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Month: December 2015

  • My Very Own Library and Scholastic Book Fairs Give Low-Income Students the Chance to Choose Books for Free and Build Home Libraries

    In Chicago, IL; Milwaukee, WI; Newark, NJ; Richmond, CA; Wilmington, DE and the Dominican Republic, 25,000 Kids Each Choose 10 New Books to Read and Own NEW YORK, NY—December 3, …

  • Random House Children’s Books to Publish a New Line of Books From Actress, Mathematician, and Bestselling Author Danica McKellar

    New York, NY — Random House Children’s Books has acquired a new line of kid-friendly math books from New York Times bestselling author Danica McKellar, it was announced today by …

  • Girls Who Code Partners with Penguin Young Readers

    Some of the projects in development include a nonfiction book introducing coding for summer 2017, and a series of middle-grade fiction titles and board books. Girls Who Code…is a graphically …

  • Why Reading is More Than Fundamental

    Reading not only sparks a child’s imagination, but paves the way for lifelong learning. Reading tugs [children] outside of themselves, connecting them to a wider world and filling it with wonder. …

  • #DrawingDiversity: ‘Niño Wrestles the World’ by Yuyi Morales

    Niño Wrestles the World by Yuyi Morales (Neal Porter Books – Roaring Brook Press/@macmillankids​, June 2013). All rights reserved.

  • Happy 30th Anniversary, ‘Polar Express’!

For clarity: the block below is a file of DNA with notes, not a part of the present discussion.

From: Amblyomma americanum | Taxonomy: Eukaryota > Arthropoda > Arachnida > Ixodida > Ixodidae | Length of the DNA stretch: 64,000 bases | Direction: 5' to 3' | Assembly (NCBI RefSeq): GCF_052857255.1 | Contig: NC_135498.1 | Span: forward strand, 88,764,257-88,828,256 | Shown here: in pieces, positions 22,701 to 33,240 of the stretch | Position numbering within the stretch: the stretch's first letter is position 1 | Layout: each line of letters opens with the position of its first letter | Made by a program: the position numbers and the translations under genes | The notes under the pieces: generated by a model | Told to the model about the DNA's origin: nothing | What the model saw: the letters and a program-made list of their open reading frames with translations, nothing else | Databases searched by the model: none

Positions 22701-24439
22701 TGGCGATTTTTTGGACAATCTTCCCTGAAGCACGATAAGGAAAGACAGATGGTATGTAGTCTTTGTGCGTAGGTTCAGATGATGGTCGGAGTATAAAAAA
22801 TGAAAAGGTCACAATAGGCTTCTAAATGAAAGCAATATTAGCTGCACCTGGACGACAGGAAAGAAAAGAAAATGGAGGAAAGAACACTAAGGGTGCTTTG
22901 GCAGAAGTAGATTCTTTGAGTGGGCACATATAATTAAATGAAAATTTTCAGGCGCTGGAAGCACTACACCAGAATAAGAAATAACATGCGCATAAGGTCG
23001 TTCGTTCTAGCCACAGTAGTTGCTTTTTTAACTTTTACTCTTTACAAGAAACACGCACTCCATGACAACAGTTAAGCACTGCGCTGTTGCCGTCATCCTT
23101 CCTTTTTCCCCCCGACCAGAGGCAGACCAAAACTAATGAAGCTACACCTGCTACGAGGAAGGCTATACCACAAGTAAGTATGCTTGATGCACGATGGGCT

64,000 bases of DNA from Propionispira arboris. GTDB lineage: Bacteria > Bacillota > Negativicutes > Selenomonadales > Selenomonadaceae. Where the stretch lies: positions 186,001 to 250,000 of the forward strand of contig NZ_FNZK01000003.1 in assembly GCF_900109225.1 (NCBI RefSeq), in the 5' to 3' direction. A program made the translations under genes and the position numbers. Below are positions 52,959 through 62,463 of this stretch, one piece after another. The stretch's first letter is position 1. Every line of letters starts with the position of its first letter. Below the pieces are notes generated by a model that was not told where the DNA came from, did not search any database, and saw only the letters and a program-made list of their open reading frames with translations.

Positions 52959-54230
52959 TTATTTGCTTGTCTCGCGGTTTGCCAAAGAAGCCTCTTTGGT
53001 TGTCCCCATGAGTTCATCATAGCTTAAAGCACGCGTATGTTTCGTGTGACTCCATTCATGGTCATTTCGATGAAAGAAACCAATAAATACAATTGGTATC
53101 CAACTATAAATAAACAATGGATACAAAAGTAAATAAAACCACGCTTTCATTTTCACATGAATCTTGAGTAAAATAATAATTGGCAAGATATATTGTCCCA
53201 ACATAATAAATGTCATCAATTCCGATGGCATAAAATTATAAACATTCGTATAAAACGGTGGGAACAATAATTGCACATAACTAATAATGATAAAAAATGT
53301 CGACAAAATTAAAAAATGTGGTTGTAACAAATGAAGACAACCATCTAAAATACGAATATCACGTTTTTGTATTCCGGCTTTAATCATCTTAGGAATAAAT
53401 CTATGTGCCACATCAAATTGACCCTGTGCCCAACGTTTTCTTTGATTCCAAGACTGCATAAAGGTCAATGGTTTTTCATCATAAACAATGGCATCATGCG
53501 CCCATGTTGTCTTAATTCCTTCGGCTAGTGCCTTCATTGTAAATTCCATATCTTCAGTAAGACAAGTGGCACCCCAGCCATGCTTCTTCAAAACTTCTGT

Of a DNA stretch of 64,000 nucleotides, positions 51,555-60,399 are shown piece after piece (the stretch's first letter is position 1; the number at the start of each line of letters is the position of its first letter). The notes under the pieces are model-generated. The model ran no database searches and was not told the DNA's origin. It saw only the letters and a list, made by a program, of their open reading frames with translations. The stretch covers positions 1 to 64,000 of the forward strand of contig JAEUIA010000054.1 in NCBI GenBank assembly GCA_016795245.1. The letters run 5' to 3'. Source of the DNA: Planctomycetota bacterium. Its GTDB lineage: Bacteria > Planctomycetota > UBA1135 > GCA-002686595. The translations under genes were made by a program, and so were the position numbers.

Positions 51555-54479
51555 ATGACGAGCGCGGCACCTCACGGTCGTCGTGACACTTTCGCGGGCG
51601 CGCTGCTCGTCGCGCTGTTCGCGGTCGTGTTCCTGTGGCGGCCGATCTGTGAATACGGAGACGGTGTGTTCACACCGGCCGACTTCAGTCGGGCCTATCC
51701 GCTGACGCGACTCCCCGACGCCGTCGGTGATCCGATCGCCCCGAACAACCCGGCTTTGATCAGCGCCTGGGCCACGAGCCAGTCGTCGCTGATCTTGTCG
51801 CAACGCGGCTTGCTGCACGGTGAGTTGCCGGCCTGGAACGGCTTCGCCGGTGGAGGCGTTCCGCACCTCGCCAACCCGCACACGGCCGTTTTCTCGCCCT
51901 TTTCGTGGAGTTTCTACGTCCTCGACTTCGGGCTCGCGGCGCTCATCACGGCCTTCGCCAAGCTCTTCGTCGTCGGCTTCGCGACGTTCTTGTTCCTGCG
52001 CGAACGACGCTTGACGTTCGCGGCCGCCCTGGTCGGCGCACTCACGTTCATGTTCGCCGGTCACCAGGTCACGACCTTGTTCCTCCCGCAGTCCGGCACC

Allsburg and the team at Houghton MIfflin Harcourt Books for Young Readers are confident that the anniversary edition features an improved look, while preserving the magic of the original. As part …

  • Read-Alouds for All Ages

    From literary dinners, festive staged readings, and read-aloud sleepovers, there are countless ways incorporate reading aloud into your everyday routine. The benefits are clear: comprehension, vocabulary, and imagination are developed …

  • Winners Announced for the 2015 Goodreads Choice Awards

    More than 3 million votes were cast for this year’s awards. Several popular authors — including two Children’s Choice Book Award winners — were recognized with this honor for their latest …

  • An Editor’s Response

    Contributed by Yolanda Scott, Editorial Director at Charlesbridge

    I’ve been following the controversy surrounding the text and illustrations of the picture book A Fine Dessert (NPR story here and NYT article here), and I want to comment from my perspective as an editor. I wasn’t the editor of A Fine Dessert, but I could have been. Well, not literally, as the manuscript wasn’t submitted to me, but I mean that I easily could have been the editor of a book that despite my best intentions was accused of propagating stereotypes about slavery. It could have happened because I’m white: the product of a white-dominant society and a white-dominant industry that influence me in ways that I am sometimes blind to.